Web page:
We do need to discuss “political” issues, of course. It is a question of how we do so and how we fight them (direct action or “political action”). And from my experience I would say a problem with British unions is that many so-called “revolutionaries” view them as recruitment tools for their sects rather than organisations of class struggle. Sure, they do good work on keeping them going, doing case and administrative work, but you would easily fail to realise that they were meant to be revolutionary Marxist-Leninists…

Also, of course, this has links to Lenin’s vanguardism and the arguments of What is to Be Done? on how bourgeois intellectuals, not workers, were the agents of socialist consciousness and, as such, socialist ideas had to be introduced into the working class from outside by the party (see section H.5 of An Anarchist FAQ). In this, Lenin was quoting Kautsky who was stating the standard Social Democratic (“political socialist”) position of the time. The syndicalists were right to oppose this elitist notion, arguing that workers could free themselves by their own actions and organisations. Moreover, I should have noted at the meeting that the French Marxists lead by Guesde, like the Bolsheviks, wished to control the unions and dictate their policies, turning them into adjuncts of the party – and that, inspired by Marx and Engels, he dismissed the general strike and was prepared to split the labour movement over the issue.

We do need to discuss how conscious working class revolutionaries to influence the rest of our class but the basis of this must be a rejection of vanguardism, not its acceptance. And it should be noted (and I did) that syndicalists did create propaganda groups such the Foster’s Syndicalist League, Mann’s groups, the French group around the paper Workers’ Life and so on. Acceptance of syndicalism did not negate the creation of groups in addition to revolutionary unions.

So, in a nutshell, the syndicalists had a point. Sadly, the speaker did not discuss their reasons for their positions (i.e., their heads were not missing and were used!). In addition, I am still at a bit of a loss to understand why intervening as a member of a political party increases accountability and is more democratic. In some ways, it is less so as the member of a Leninist Party has to put the decisions of the party’s central committee above the decisions of the union membership. This is embedded into Leninism, as seen by Lenin’s comments in What is to Be Done? on not reducing socialism to trade unionism and introducing socialist ideas into the working class from outside.

The main theme of the talk seemed somewhat contradictory. On the one hand, we had the claim that revolutionary syndicalism not primarily anarchist (it was explicitly stated he was not talking of anarcho-syndicalism which was first used in the 1920s) and, in fact, the syndicalists were, in the main, “political socialists.” This, on reflection after the meeting, seemed to be problematic as the speaker was both trying to rewrite history to present “political socialists” as being the founders of syndicalism yet, at the same time, arguing that the syndicalists ignored the importance of political parties. You cannot have it both ways.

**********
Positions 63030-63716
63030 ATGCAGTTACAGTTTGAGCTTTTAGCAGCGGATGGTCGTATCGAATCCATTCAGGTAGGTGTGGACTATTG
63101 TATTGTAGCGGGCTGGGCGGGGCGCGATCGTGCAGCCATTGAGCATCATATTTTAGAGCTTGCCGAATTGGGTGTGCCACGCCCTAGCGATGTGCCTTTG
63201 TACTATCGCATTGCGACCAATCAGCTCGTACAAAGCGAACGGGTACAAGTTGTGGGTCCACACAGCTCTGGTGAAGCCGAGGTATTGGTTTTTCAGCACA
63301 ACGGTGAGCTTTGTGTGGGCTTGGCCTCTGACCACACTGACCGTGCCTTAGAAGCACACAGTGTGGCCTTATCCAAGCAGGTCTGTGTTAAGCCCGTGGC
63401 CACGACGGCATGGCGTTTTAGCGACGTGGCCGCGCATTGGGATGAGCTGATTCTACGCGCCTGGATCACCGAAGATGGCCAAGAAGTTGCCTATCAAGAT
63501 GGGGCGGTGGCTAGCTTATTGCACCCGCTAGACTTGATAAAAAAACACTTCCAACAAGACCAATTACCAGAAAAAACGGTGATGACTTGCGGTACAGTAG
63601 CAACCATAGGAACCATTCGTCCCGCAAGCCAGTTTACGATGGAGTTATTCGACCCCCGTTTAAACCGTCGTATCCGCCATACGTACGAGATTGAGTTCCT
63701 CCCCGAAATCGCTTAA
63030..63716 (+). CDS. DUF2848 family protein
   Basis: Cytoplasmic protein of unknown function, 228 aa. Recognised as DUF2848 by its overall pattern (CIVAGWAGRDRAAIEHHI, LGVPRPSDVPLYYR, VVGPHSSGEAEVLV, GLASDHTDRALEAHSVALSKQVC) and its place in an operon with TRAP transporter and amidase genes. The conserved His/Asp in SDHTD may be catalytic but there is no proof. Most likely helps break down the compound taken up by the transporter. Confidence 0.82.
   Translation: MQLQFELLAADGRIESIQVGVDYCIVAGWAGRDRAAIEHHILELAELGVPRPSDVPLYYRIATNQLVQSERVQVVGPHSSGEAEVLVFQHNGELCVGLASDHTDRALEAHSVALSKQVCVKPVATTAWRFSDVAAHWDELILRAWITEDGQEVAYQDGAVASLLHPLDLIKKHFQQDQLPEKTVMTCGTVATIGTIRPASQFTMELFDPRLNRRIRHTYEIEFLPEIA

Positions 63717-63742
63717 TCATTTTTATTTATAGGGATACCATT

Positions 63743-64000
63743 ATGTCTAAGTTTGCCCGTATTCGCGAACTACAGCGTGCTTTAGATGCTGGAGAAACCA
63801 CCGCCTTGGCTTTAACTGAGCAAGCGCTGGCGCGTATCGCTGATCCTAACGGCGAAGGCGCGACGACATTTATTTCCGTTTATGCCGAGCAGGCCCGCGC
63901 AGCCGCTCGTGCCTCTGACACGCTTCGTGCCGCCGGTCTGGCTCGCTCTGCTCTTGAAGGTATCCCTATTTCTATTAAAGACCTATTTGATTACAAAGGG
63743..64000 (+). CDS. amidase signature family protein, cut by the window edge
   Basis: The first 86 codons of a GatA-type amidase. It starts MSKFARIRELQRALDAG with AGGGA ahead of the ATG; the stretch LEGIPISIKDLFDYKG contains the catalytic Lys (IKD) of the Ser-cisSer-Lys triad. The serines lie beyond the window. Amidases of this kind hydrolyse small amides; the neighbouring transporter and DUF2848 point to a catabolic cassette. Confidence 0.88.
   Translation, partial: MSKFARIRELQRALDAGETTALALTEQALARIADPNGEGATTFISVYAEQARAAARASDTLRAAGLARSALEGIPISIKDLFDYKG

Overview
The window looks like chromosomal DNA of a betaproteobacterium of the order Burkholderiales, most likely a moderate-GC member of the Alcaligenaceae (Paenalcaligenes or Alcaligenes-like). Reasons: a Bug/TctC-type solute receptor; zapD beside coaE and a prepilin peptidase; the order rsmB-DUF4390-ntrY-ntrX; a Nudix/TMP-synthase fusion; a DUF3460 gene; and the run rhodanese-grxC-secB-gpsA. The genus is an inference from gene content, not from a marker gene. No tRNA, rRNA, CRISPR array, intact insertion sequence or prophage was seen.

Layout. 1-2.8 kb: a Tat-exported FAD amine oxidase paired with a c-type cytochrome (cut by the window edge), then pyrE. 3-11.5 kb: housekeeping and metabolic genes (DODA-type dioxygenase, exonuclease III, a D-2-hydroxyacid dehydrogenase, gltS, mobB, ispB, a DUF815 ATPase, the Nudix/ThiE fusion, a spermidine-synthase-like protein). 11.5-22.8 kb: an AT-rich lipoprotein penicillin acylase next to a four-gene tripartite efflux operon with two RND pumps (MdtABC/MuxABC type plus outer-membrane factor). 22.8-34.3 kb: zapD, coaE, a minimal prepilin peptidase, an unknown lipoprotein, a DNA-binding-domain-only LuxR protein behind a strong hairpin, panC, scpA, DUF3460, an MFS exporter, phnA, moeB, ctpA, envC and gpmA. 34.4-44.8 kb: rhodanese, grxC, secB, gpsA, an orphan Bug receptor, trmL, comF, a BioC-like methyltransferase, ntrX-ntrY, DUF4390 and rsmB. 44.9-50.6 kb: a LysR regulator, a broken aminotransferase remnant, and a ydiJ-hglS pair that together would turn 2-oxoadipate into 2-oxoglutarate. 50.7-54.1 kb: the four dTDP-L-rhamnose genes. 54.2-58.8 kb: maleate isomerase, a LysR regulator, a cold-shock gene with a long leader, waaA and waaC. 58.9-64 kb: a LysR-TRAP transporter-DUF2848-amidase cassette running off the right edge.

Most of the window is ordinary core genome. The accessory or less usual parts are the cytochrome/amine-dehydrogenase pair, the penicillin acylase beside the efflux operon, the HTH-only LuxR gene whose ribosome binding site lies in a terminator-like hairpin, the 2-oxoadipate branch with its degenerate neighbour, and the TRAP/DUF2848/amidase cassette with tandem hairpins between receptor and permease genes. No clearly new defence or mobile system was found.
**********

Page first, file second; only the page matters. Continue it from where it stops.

The speaker claimed that of the French syndicalists only Pouget was an anarchist. Which ignores the likes of Monatte, for example, not to mention the key figure of Fernand Pelloutier and the Brouse de Travail. He stated that  French syndicalism came from a reaction against the focus on political action and to a divided (Marxist) left. CGT, he stated, was founded by “political socialists” – so ignoring it was not originally syndicalist and that the key event in its development was the fusion with the Brouse de Travail. The article Fernand Pelloutier and Revolutionary Syndicalism summarises his influence while I’ve discovered that an English translation of his History of the bourses du travail is on-line (as is his famous article Anarchism and the Workers Union).

In short, a union can be founded by “political” socialists and then become syndicalist. The IWW springs to mind for although many anarchists attended the founding convention in 1905 it took until 1908 for its preamble to exclude references to uniting on the political field as well as the economic one (I will not get into the differences between industrial unionism and syndicalism here). The same can be said of individuals, with Tom Mann moving from a political socialist to party and union to anti-parliamentarian syndicalist position before, post-1917, becoming a communist (the speaker failed to mention Mann resigned from SDF in 1911 proclaiming his opposition to parliamentary activity). At the meeting I did note that Mann proclaimed his friend Kropotkin a “grand old comrade” in his preface to the English translation of Pouget’s syndicalist novel How We Brought About the Revolution.

I think that the speaker’s position presents a similar problem as Black Flame’s suggestion that de Leon, Haywood, Connolly, etc. were part of a “wider” anarchist tradition. No, they were not – they remained “political socialists” who happened to also see the need for industrial struggle and organisation. In that they took up ideas previously associated with anarchism, yes, but they did not deny the need for the Socialist Party (quite the reverse!). Ironically, in the case of Haywood it was the Socialist Party which denied the need for industrial unionism and it passed a resolution expelling those members who advocated syndicalist tactics. However, these people do not make syndicalism an offshoot of Marxism which is as flawed as suggesting they were libertarians.